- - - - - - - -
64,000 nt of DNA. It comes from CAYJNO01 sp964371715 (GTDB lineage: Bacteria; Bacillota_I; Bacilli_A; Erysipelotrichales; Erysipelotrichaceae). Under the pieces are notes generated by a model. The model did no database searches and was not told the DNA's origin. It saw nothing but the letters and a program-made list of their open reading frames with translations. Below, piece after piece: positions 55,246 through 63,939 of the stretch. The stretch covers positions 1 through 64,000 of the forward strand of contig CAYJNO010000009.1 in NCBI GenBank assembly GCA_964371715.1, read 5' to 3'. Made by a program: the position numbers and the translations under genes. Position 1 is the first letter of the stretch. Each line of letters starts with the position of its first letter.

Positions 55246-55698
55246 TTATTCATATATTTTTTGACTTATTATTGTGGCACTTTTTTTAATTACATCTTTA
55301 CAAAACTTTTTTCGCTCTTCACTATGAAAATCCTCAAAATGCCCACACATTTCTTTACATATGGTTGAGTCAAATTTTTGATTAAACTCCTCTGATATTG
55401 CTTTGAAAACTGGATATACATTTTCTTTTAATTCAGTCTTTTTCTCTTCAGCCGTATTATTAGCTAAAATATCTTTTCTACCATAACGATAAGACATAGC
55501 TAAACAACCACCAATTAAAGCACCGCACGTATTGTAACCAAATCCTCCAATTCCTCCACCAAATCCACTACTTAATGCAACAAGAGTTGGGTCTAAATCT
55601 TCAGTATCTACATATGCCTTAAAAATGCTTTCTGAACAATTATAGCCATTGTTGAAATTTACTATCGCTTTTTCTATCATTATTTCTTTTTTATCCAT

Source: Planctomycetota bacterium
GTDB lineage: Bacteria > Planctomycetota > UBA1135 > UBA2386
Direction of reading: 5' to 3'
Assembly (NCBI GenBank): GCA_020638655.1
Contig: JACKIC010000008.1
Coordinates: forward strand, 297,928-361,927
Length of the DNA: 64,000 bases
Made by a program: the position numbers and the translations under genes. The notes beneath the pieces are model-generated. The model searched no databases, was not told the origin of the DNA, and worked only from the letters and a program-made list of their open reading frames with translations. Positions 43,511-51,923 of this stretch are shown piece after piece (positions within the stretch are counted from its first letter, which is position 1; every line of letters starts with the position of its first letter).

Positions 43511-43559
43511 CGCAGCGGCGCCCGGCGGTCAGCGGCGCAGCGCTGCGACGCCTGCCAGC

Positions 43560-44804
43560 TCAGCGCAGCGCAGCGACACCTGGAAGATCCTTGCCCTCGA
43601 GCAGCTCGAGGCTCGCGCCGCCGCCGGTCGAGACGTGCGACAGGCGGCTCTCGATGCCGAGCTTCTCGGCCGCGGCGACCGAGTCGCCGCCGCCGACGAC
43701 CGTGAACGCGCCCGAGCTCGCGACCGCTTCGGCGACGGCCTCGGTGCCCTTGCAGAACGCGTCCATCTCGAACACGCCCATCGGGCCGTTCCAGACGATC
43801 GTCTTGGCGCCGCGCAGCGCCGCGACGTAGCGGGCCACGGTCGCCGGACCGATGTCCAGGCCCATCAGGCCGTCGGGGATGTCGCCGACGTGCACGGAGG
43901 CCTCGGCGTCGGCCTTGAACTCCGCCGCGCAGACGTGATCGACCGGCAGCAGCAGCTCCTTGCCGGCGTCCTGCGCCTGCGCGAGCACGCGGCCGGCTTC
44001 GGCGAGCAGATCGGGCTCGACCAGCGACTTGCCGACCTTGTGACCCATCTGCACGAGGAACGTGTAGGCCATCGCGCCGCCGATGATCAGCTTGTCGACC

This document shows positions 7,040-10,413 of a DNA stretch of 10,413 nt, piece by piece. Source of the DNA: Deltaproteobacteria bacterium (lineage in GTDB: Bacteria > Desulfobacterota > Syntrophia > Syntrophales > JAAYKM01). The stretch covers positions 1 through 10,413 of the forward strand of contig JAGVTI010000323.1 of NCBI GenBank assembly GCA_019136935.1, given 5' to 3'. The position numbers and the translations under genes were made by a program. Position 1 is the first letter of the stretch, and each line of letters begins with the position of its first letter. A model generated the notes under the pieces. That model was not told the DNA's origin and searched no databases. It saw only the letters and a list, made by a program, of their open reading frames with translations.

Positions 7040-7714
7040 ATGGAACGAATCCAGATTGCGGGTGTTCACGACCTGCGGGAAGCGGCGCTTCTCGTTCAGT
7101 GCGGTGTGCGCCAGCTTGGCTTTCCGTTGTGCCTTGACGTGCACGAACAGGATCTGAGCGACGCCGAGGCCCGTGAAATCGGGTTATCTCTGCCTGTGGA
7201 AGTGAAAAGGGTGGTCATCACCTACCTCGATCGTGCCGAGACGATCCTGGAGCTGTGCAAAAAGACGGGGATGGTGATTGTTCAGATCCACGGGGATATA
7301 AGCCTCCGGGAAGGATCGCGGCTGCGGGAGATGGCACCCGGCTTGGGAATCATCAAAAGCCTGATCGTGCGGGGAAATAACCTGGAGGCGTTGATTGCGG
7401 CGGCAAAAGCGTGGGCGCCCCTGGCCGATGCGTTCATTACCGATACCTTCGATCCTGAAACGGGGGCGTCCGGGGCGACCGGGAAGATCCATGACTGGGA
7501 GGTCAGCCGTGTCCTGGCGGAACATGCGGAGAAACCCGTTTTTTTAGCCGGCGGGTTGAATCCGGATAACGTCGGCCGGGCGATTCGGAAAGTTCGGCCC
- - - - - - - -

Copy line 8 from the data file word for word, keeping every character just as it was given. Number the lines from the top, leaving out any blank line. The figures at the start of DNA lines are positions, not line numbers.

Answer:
Source: Planctomycetota bacterium